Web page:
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Nokia CEO Stephen Elop
"I'm gonna make him an offer he can't refuse."

Nokia ruffled more than a few feathers when it announced that it would be shacking up with Microsoft when it comes to smartphone operating systems. Feeling the heat from smartphone operating systems like Apple's iOS and Google's Android, Nokia is winding down its efforts with MeeGo and Symbian in order to embrace the nascent Windows Phone 7 (WP7) operating system.

Now, a new report from BusinessWeek suggests that Nokia was offered a sweet deal to go with Microsoft’s WP7 operating system over the rival Android OS. BusinessWeek says that Nokia will receive roughly $1B as a part of a 5-year deal with Microsoft.

Microsoft, of course, will also profit handsomely from its $1B investment if Nokia's WP7 offerings take off in the marketplace. Unlike with Google's freely available Android OS, Nokia will pay Microsoft a royalty fee for each WP7 handset that it sells.

“This gives Microsoft scale and allows Nokia to rip out costs,” said Colin Gillis, an analyst at BGC Partners in New York, who recommends buying Microsoft shares. “Microsoft is getting the platform boost.” 

Although $1B USD is a nice motivator to adopt WP7, Nokia's Stephen Elop claims that Nokia would have gotten lost in vast sea of me-too Android devices, and that the Microsoft partnership gives it a chance to shine. “A decision to go with Windows Phone creates a very different dynamic. Windows Phone is a challenger. It becomes a three-horse race,” said Elop according to Mobile Beat.

Nokia’s Symbian operating system has been under a constant assault from Android. Android overtook Symbian as the world’s best-selling smartphone operating system in Q4 2010 (33.3 million units versus 31 million units).



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RE: is this any surprise?
By mcnabney on 3/8/2011 9:16:44 AM , Rating: 2
I think the point was the bundling.

IE was already installed, so for 95% of computer users they never thought to install another browser. This allowed MS to leverage the OS monopoly for a browser one too. As computers were replaced over the years, Netscape disappeared. It really is no different than Dumping. If you didn't know, that is when a business sells / gives away a product at a loss in order to put pressure on competitors.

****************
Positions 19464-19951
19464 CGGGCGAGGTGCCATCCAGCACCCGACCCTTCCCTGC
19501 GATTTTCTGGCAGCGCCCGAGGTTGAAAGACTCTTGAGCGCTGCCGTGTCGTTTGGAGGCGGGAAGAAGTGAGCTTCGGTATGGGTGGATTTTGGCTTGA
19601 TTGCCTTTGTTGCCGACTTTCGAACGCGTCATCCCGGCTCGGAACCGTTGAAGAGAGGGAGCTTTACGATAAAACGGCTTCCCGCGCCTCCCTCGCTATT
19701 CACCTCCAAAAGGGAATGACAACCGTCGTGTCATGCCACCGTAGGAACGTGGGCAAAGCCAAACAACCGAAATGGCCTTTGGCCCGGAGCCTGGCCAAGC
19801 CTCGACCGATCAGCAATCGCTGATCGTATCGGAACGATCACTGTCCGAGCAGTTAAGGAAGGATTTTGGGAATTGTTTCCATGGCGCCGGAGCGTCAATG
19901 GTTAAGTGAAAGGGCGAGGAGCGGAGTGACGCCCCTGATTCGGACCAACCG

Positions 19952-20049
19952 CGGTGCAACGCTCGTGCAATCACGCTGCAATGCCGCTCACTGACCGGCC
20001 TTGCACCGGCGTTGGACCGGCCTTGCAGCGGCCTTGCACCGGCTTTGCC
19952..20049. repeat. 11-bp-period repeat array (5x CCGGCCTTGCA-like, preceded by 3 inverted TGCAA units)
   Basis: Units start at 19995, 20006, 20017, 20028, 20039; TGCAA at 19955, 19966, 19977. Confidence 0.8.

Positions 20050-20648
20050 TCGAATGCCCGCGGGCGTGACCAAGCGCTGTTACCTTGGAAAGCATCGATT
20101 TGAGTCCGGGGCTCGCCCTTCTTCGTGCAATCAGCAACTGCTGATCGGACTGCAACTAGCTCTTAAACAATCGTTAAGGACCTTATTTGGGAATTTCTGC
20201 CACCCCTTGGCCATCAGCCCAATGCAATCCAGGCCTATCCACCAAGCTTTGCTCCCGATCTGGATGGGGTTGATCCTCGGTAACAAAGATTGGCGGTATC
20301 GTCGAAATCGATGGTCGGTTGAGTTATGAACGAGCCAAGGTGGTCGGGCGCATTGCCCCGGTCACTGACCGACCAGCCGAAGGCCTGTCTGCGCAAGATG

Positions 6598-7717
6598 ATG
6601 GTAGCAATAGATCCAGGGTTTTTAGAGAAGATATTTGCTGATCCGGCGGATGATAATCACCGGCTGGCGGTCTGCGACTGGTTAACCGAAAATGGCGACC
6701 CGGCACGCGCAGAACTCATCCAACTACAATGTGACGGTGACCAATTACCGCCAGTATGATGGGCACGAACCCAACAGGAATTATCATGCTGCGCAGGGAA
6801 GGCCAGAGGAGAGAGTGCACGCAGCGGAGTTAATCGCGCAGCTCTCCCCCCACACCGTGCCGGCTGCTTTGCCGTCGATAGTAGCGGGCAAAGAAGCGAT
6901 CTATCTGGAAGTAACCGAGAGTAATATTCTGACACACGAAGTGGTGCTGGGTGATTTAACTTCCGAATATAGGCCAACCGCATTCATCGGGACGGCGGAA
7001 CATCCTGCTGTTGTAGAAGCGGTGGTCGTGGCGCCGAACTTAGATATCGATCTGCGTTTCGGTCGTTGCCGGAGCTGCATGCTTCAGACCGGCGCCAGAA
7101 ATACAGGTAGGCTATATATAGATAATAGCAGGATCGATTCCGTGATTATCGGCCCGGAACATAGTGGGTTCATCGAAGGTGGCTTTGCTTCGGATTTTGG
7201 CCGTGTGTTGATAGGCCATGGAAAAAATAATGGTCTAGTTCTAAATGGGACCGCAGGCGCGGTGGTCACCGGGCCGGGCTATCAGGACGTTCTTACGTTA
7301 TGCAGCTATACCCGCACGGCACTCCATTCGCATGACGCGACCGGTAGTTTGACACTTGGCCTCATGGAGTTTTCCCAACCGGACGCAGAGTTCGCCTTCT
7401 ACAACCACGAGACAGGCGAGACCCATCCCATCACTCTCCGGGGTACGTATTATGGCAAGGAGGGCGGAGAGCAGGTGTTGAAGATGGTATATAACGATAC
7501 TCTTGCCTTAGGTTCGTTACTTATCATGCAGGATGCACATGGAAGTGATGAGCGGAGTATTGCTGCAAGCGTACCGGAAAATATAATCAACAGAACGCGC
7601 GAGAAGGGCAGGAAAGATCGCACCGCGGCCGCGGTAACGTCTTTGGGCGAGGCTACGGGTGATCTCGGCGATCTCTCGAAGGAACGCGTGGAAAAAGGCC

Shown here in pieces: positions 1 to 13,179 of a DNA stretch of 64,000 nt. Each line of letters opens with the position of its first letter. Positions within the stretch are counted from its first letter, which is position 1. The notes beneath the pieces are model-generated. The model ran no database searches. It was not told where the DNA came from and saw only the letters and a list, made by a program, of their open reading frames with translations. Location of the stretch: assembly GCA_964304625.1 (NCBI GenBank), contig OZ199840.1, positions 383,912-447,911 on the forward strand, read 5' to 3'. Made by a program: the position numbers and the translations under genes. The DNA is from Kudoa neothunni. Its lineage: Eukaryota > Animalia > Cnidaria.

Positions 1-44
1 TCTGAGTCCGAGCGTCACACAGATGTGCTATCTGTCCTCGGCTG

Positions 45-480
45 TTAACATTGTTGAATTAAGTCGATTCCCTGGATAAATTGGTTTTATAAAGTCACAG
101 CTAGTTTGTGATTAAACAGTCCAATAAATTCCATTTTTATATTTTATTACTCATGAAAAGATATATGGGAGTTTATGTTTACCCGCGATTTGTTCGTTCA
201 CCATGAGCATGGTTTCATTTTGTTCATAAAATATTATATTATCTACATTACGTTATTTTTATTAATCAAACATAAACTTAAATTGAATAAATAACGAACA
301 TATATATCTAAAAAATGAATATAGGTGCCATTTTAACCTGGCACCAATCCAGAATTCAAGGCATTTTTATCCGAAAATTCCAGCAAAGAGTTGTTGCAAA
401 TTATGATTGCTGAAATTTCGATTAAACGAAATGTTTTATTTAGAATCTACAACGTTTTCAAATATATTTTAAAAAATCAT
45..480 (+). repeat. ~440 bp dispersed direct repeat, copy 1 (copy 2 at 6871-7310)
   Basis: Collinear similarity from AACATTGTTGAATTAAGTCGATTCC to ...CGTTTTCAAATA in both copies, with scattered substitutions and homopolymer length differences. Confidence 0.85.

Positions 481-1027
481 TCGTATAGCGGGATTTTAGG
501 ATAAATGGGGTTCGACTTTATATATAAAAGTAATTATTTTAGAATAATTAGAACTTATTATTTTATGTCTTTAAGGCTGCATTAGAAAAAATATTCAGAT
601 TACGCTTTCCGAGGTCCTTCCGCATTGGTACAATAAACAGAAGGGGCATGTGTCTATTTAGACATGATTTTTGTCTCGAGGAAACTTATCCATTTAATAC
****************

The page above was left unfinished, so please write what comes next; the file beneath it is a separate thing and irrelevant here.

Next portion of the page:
RE: is this any surprise?
By Smilin on 3/8/2011 12:28:05 PM , Rating: 2
Microsoft basically got smacked for being forward looking.

They aregued at the time that the Web Browser is part of the OS and that argument fell on deaf ears.

Today the argument would have held. When you take a computer out of the box it's expected to: Play a CD when you pop it in, and surf the internet. Netscape was basically saying you should have to go actually get something separate to enable such things.

Netscape basically was offering something with little real added value so nobody bothered to switch.

MS sat on their butt with IE for 3 more versions and OTHERS decided to offer products of value like Firefox, Opera, Chrome etc and they are doing awesome in the marketplace. Netscape has nobody to blame but themselves.


RE: is this any surprise?
By mcnabney on 3/8/2011 3:04:18 PM , Rating: 2
Have you forgotten that Netscape 'created' Mozilla which lives on in Firefox.


RE: is this any surprise?
By Smilin on 3/9/2011 4:20:24 PM , Rating: 2
Nope.

That just further illustrates my point. Firefox is thriving in the same environment that killed netscape. If it was so unfair then how is FF doing it?

Netscape shot themselves in the foot by trying to charge for a free commodity.


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